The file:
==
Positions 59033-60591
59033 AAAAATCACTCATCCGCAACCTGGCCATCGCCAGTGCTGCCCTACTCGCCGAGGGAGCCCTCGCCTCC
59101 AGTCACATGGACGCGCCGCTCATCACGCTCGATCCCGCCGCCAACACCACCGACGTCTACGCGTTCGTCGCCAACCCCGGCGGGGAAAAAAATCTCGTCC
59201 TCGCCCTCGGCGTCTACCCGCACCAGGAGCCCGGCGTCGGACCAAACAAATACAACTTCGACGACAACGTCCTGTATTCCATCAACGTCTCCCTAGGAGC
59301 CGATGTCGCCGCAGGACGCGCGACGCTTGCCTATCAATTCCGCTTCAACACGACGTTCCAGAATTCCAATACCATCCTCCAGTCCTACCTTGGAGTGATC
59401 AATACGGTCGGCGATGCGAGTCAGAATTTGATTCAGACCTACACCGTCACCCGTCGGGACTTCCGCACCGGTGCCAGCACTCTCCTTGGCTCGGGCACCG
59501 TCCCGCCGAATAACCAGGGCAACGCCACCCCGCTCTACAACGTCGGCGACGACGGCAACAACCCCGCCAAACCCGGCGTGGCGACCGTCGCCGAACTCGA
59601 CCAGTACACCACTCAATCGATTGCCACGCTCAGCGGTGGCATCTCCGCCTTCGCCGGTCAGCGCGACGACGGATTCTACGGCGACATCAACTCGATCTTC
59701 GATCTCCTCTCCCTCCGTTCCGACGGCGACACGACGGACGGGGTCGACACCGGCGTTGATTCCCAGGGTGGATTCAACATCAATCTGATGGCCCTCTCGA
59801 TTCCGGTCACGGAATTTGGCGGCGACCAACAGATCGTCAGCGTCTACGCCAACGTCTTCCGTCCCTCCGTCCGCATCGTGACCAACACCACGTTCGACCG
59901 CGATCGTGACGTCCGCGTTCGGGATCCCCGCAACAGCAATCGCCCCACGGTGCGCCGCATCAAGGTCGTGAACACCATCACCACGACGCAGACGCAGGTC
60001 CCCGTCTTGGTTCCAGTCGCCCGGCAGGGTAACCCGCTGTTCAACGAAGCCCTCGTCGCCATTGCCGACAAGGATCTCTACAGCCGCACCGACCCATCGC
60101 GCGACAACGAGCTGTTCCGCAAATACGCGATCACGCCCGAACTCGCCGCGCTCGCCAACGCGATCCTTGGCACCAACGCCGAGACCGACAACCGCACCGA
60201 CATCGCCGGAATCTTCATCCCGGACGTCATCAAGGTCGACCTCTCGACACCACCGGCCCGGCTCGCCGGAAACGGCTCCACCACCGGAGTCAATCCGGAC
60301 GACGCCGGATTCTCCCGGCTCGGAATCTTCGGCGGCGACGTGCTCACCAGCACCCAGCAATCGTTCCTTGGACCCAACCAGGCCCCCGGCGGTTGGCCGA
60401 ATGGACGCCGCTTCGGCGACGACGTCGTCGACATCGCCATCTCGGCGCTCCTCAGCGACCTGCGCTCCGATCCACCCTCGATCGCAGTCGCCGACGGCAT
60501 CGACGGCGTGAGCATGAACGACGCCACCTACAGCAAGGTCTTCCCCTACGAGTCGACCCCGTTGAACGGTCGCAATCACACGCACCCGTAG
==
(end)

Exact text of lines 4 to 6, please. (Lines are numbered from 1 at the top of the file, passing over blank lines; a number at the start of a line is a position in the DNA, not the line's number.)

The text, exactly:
59201 TCGCCCTCGGCGTCTACCCGCACCAGGAGCCCGGCGTCGGACCAAACAAATACAACTTCGACGACAACGTCCTGTATTCCATCAACGTCTCCCTAGGAGC
59301 CGATGTCGCCGCAGGACGCGCGACGCTTGCCTATCAATTCCGCTTCAACACGACGTTCCAGAATTCCAATACCATCCTCCAGTCCTACCTTGGAGTGATC
59401 AATACGGTCGGCGATGCGAGTCAGAATTTGATTCAGACCTACACCGTCACCCGTCGGGACTTCCGCACCGGTGCCAGCACTCTCCTTGGCTCGGGCACCG